の can be a tricky particle for non-native speakers to learn because it has a lot of meanings that don’t translate into English in nice, simple ways. But hey, that’s what I’m here for. To translate の into nice, simple ways for you.
Today we’re going to look at four main uses of の. We’ll only cover the basics here, because の can also be combined with a lot of other things to make unique grammar structures. So we’ll stick with plain old の for now.
The Japanese Particle “NO”(の) :Phrase Modifier
The way I initially learned how to use の was as a “possessive” particle. That’s part of it, but not quite the whole picture. And I want you guys to be better than me as you learn Japanese, so I’m going to explain what の really is.
When you have “の” between A and B, it is showing that B somehow modifies A. This could be possession, such as
“Tanaka-san no hon”
or “Tanaka-san’s book.” In English, you would translate の as the ’s at the end of a noun. But this is only one part of how の can modify a phrase or noun.
You could say
“Resutoran no denwa”
meaning “The phone at the restaurant.” You could say
“Reikishi no shiken”
or “The exam on history.” You could say
“Momo no ki”
or “Peach tree.” That one doesn’t even have a word in English that translates to の. の can also show what something is made of, what attributes it has, or any other modification you could make to A.
“Peach tree.” That one doesn’t even have a word in English that translates to の. の can also show what something is made of, what attributes it has, or any other modification you could make to A.
Overall, there are a lot of uses for の as a phrase or noun modifier. This is definitely how you’ll hear it used the most in Japanese, and you’ll be able to pick it up through careful listening.
The Japanese Particle “NO”(の) :Pronoun
Sometimes の is used as a pronoun to mean “one.” You can put it directly after i-adjectives, with a “na” after na-adjectives, or after verbs that are either in their dictionary form or past tense. You can’t put it by itself, because whatever comes before it determines what it is.
This is a lot easier to understand with examples. If you are being asked to choose between cupcakes, and you want the blue one (see, there’s the word “one” in English), you can say
to refer to “the blue one.” If you buy the cupcake, and want to refer to the one you bought, you can say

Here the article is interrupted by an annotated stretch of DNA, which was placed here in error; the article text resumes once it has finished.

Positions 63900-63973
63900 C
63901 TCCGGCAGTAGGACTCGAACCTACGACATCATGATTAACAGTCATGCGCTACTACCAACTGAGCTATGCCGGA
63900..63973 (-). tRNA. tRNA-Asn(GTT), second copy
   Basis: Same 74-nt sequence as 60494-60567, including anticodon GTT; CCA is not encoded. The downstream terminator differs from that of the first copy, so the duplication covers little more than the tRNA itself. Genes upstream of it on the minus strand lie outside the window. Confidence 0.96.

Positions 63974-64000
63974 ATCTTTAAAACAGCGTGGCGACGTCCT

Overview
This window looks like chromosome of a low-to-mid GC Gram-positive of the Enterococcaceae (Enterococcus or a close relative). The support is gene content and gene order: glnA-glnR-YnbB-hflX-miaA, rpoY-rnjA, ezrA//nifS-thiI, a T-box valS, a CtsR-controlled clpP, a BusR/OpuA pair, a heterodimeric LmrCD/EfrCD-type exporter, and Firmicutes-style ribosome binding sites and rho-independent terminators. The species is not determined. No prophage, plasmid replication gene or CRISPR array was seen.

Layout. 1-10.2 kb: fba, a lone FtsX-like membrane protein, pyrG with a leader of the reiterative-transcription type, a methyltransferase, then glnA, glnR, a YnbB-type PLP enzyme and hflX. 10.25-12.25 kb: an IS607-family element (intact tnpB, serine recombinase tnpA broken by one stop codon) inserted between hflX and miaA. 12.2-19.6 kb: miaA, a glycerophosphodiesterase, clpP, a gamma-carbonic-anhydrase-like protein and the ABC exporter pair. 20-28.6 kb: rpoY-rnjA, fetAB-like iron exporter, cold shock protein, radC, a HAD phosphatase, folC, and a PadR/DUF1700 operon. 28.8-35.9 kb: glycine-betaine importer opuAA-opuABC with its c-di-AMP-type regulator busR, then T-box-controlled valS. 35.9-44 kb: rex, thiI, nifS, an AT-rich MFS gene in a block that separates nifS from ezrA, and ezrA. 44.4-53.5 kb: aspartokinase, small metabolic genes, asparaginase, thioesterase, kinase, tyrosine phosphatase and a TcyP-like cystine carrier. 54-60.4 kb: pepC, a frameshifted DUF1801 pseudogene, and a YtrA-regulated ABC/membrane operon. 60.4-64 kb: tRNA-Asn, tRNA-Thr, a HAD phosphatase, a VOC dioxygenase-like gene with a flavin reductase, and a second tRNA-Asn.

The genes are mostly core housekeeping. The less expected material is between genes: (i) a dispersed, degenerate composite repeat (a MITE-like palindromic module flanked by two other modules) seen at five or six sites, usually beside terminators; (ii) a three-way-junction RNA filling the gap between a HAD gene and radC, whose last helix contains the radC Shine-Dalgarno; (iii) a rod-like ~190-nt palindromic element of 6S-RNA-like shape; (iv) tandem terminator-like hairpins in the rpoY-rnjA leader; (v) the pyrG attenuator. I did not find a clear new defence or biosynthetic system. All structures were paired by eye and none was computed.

meaning “The one I bought.” It’s important to note that you don’t say “cupcake” in these sentences. That’s what the の is. The cupcake.
The Japanese Particle “NO”(の) :Nominalizer
This next use can be a little difficult to differentiate from the pronoun use. But don’t worry. I’ll explain it.
“Nominalizer” is a fancy grammar word for something that turns another part of speech into a noun. We have these in English, but a lot of times they are baked into the word. Let’s use that as an example. “Bake” is a verb, but “baker” is a person who bakes. The “er” at the end turns the verb into a noun.
の can do this in Japanese. You could add it to a verb like “Manabu” to say
or “The thing I learned.” But it can get more complicated than that.
For example, “Nihon e iku” means “to go to Japan.” But saying “Nihon e iku no” is more like “The thing that is going to Japan.” It’s a bit clunky in English, but it can be very useful to turn entire phrases into nouns with a language where the verb generally ends the sentence. To add onto this, we could then take our now “noun” phrase and add “Nihon e iku no wa takai desu” (日本へ行くのは高いです). This would literally be “The thing that is going to Japan is very expensive,” but, more reasonably, “It is very expensive to go to Japan.”
Using の as a nominalizer will allow you to make more complex sentences. Instead of having to break that sentence up, it all became one smooth idea.
“Koto” (こと) can also be used as a nominalizer, but there is a minor difference. “No” tends to be more concrete while “koto” feels a bit more abstract. It’s a subtle difference, but you’ll get to the point where you know which to use based on how it feels.
The Japanese Particle “NO”(の) :Sentence-Ending Particle (Feminine)
This last use is mostly limited to feminine speakers, though I have heard many different types of people use it (it all depends on the region you’re in). Feminine speakers can use の at the end of a sentence to add emphasis, or even ask a question.
You could say
“Totemo genki na no”
and the の would emphasize the fact that they are genki.
With a questioning tone, you could ask
“Genki na no?”
and it would make the question feel a bit softer. This is really quite feminine, so be aware of that if you want to try to use it.
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